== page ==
Current Threats and Conservation Measures

There is limited awareness in the Solomon Islands of the ecological importance of seagrass and dugongs. Dugongs are threatened by direct hunting and incidental by-catch, whilst marine pollution from land based activities including logging and coastal development affect seagrass health. It is thought that shipping lanes may also cause accidental dugong deaths. It is feared that the present focus on increasing development in the fisheries sector may result in the side-lining of conservation and management efforts.

Current conservation initiatives are conducted under Community-Based Resource Management (CBRM) efforts, whilst the Solomon Islands Coral Triangle Initiative National Plan of Action (NPoA) encourages a people-centred integrated resource management approach to improve food security, adaptive capacity (in the face of climate change and other pressures), and the conservation of threatened species and habitats.

Key legislationContent
Environment Act (No. 8 of 1998).Makes provision for and establishes integrated systems of development control, environment impact assessment and pollution control. Also prevents, controls and monitors pollution.
Wildlife Management and Protection Act (No. 10 of 1998), Provides protection, conservation and management of wildlife.
Fisheries Act (No. 6 of 1998) Seeks to ensure the long-term conservation and sustainable utilisation of the fishery resources of the Solomon Islands for the benefit of its people; contains provisions for by-catch.
Protected Areas Act 2010.Establishes systems of protected areas and measures to rehabilitate and restore degraded ecosystems and promote the recovery of threatened species, including through the development and implementation of plans and other management strategies.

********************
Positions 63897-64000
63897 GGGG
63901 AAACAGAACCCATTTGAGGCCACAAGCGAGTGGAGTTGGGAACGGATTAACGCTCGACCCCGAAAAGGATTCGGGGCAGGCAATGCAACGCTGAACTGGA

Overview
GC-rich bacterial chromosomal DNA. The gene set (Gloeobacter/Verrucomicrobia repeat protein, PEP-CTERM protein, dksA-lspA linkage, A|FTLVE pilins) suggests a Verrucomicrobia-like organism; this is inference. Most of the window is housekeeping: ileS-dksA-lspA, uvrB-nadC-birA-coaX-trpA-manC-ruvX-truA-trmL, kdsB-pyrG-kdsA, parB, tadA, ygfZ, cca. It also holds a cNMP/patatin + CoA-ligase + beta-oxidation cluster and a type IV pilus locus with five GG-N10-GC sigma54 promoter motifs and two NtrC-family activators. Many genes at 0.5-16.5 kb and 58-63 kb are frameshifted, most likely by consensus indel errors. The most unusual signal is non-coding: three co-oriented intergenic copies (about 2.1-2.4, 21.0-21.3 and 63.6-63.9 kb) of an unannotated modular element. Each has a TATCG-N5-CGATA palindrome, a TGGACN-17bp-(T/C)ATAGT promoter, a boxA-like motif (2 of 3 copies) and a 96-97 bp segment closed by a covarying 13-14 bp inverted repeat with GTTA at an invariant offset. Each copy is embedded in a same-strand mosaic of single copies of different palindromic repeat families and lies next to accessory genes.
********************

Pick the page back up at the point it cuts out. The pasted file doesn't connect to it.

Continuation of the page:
GEF Projects

The GEF Dugong and Seagrass Conservation Project in the Solomon Islands will be conducted in three provinces – Western Province (four islands), Temotu Province (one island) and Malaita Province – and comprises five components.

SB3 aims to overcome existing knowledge barriers concerning the distribution, status and ecology of seagrass ecosystems in Lau Lagoon, Malaita Province, by undertaking participatory mapping of seagrass beds and key fisheries habitats in the Lagoon.

The primary objectives of SB2 and SB4 are to increase awareness of the importance of dugong and seagrass conservation and to improve the management of community-administered marine areas by integrating dugong and seagrass safeguards into management plans. SB4 also aims to facilitate a better understanding of the status and distribution of dugongs to ensure that communities are better equipped and informed to manage resources and improve livelihoods, focusing on Marovo Lagoon, Kolombangara Island and Tetepare Island in the Western Province; and Vanikoro, Temotu Province.

Finally, SB1 and SB5 will strengthen national and provincial capacities for conservation activities and assist Project implementation in the Solomon Islands by establishing a National Facilitating Committee (NFC) to coordinate the activities of the Project partners and liaise with government.

Project Partners

ProjectTitlePartner
SB1/SB5Strengthening provincial and national capacity for project implementation in the Solomon IslandsInternational Centre for Living Aquatic Resources (ICLARM / WorldFish)
SB2National level awareness raising campaign to champion seagrass (& including other fisheries habitats) conservation.Solomon Islands Community Conservation (SICCP)
SB3Mapping critical seagrass fisheries habitats in Lau Lagoon, Solomon IslandsInternational Centre for Living Aquatic Resources (ICLARM / WorldFish)
SB4Towards better management and protection of dugongs and seagrass habitats in the Solomon IslandsSolomon Islands Community Conservation Partnership (SICCP)